This post is courtesy of the Civil Rights Division
In keeping with President Barack Obama’s proclamation recognizing National Native American Heritage Month, this month the Department of Justice honors the vibrant cultures of Native American societies and strengthens the government-to-government relationship between the United States and each tribal nation. By proclaiming November to be Native American Heritage Month, President Obama reaffirmed this administration’s commitment to Native self-determination and the right of tribal governments to build and strengthen their own communities.
The Civil Rights Division shares this commitment to respecting and protecting the rights of tribes and individual Native Americans. The division’s work in this area is a year-round effort, spearheaded by the division’s Indian Working Group. The Indian Working Group has representatives from every section of the division, from education to voting to employment, recognizing that Native Americans’ civil rights should be protected in every sphere of life. This collaborative effort elevates enforcement, outreach and educational opportunities concerning Native American issues throughout the country.
For too long, Native Americans have experienced discrimination and injustice, and the federal government can and must stop such unequal treatment. In response to frequent concerns raised by tribal leaders, the Civil Rights Division’s Indian Working Group is researching new ways to enhance implementation of civil rights laws and other laws affecting the rights of Native American parents and children in the context of child custody. The discriminatory removal of Native American children from their families and placement in foster care and adoption systems, without adequate consideration of tribal citizenship and the unique family structures in Native American communities, are of deep concern to Native Americans and tribes. The Indian Working Group is interested in methods in which the division can effectively assist in addressing Native American rights in the child custody context, including enforcement of federal civil rights laws and/or technical assistance to tribal or other related governmental agencies.
The division enforces federal laws against hate crimes and discriminatory or abusive policing. We confront challenges to the civil rights of Native Americans, including vicious assaults born of hatred and threats used to drive Native Americans out of their homes.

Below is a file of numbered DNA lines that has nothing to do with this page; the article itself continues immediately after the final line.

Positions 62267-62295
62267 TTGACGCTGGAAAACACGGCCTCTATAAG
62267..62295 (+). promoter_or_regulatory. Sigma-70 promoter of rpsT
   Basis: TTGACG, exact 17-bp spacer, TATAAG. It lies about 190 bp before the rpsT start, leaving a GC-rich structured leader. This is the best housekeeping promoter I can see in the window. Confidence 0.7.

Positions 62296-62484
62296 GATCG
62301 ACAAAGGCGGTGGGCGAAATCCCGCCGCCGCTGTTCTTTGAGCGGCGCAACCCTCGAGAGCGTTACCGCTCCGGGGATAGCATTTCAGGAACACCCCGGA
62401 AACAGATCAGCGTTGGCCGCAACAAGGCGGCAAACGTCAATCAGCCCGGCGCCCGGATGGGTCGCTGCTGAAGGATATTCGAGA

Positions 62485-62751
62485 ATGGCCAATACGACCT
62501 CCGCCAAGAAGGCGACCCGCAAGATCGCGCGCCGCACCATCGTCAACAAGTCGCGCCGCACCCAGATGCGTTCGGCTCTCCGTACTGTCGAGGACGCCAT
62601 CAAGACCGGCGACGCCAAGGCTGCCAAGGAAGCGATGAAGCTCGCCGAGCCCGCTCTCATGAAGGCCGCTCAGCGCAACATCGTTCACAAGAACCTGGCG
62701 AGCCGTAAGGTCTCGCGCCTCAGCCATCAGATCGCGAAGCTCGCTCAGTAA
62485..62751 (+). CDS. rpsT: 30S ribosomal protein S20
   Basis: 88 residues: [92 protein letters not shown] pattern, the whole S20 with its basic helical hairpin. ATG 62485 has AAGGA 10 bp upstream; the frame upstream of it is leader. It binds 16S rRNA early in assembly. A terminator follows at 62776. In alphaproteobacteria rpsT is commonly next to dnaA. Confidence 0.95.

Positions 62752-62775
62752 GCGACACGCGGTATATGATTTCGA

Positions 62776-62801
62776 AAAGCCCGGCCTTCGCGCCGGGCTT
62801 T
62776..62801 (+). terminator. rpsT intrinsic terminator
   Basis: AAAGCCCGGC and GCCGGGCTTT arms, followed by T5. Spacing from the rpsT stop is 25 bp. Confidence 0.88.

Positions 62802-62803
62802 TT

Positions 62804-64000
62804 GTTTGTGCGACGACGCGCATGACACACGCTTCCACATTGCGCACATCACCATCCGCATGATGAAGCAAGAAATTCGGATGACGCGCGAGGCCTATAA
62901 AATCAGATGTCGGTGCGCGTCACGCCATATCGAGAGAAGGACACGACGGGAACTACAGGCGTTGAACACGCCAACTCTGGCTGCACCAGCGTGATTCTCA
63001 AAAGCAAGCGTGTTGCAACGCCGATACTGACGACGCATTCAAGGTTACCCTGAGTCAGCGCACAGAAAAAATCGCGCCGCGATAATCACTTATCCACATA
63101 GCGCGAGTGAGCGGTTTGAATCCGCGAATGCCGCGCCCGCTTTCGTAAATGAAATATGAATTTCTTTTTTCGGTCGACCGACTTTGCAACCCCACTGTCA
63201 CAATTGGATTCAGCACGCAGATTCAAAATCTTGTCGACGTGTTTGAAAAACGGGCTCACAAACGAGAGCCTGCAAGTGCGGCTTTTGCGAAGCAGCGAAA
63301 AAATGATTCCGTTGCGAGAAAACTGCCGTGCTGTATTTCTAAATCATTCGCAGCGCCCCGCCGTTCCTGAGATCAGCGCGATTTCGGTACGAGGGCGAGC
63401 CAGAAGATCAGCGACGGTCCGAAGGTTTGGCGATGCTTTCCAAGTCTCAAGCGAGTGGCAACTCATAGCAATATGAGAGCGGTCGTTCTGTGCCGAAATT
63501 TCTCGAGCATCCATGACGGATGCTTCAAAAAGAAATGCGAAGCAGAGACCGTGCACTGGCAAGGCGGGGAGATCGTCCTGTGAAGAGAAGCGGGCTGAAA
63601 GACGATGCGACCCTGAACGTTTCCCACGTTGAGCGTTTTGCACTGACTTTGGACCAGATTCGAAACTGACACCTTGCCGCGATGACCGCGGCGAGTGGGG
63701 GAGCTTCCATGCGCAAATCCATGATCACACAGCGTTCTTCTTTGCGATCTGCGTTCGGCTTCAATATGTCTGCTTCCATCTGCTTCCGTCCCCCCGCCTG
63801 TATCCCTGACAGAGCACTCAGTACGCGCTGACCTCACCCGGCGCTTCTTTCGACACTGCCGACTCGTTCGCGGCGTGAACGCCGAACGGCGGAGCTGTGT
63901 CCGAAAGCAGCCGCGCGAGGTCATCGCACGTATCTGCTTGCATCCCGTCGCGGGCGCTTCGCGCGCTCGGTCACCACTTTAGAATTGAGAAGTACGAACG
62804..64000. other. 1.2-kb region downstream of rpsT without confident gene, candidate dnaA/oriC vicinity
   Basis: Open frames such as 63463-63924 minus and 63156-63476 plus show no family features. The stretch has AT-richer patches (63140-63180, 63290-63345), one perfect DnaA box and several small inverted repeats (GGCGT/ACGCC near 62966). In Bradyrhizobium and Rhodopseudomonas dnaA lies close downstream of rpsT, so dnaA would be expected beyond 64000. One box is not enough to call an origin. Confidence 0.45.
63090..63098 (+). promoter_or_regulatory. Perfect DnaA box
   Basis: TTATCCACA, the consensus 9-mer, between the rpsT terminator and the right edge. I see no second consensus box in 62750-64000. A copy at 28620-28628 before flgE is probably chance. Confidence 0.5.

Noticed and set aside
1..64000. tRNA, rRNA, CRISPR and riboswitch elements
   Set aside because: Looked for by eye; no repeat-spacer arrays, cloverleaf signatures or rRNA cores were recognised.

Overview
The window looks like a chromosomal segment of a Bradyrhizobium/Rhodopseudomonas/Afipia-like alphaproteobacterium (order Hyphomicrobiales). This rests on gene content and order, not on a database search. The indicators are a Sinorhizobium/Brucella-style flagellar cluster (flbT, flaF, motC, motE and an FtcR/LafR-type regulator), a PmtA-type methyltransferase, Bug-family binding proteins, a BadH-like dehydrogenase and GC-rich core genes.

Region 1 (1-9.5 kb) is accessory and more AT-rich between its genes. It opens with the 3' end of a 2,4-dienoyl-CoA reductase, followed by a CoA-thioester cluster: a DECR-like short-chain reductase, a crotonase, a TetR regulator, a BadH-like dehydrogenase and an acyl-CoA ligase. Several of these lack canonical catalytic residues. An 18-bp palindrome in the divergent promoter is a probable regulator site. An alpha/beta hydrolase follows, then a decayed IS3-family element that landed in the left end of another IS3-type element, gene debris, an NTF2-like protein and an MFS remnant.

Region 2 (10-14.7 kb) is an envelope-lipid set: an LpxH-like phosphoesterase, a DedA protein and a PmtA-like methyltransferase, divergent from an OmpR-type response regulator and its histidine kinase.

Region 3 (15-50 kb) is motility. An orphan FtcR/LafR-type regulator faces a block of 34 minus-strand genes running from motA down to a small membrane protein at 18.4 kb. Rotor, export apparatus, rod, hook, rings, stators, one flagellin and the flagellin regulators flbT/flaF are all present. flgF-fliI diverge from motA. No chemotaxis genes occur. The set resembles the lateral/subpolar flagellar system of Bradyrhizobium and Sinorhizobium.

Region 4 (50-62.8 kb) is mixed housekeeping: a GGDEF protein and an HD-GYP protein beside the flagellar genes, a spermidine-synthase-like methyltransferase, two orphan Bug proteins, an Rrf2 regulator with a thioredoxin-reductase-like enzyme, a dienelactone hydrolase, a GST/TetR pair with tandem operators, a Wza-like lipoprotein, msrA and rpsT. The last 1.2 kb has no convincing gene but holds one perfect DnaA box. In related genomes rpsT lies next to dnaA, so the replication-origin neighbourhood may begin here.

In addition, using our authority under the Religious Land Use of Institutionalized Persons Act (RLUIPA), this year we urged courts to ensure Native American prisoners in South Dakota were able to freely practice their religion.
The Civil Rights Division’s ability to enforce federal civil rights laws on behalf of Native Americans depends on communication with Native Americans who have faced discrimination – whether in education, housing, voting, employment or lending – on the basis of race, national origin, English language fluency or religion. To that end, the Indian Working Group is striving to establish relationships with Native American human and civil rights groups. This year the Indian Working Group entered into a memorandum of understanding (MOU) with the Navajo Nation Human Rights Commission (NNHRC) as a mechanism to communicate regularly about potential civil rights issues and the division’s role in enforcing civil rights laws. The Indian Working Group has embarked on a series of meetings with the NNHRC to exchange information that might necessitate referral to law enforcement agencies for further investigation when deemed appropriate. This is the first agreement of its kind reached by the Indian Working Group and it serves to support our mission to identify and address potential civil rights violations that affect Native Americans.
In an effort to expand our outreach, the Indian Working Group has launched an Indian Working Group website – www.justice.gov/crt/iwg/ – that provides information about the Civil Rights Division’s work on behalf of Native Americans and includes links to publications, statements, briefs, press releases, outreach initiatives and contact information.
We do this work not only because it is our legal responsibility as a division of the U.S. Department of Justice, but because it is our moral responsibility as members of a broad, diverse community. We have the power of the law and the federal government behind us, and we will continue to protect the civil rights of American Indians and Alaska Natives. The Indian Working Group can be reached at firstname.lastname@example.org.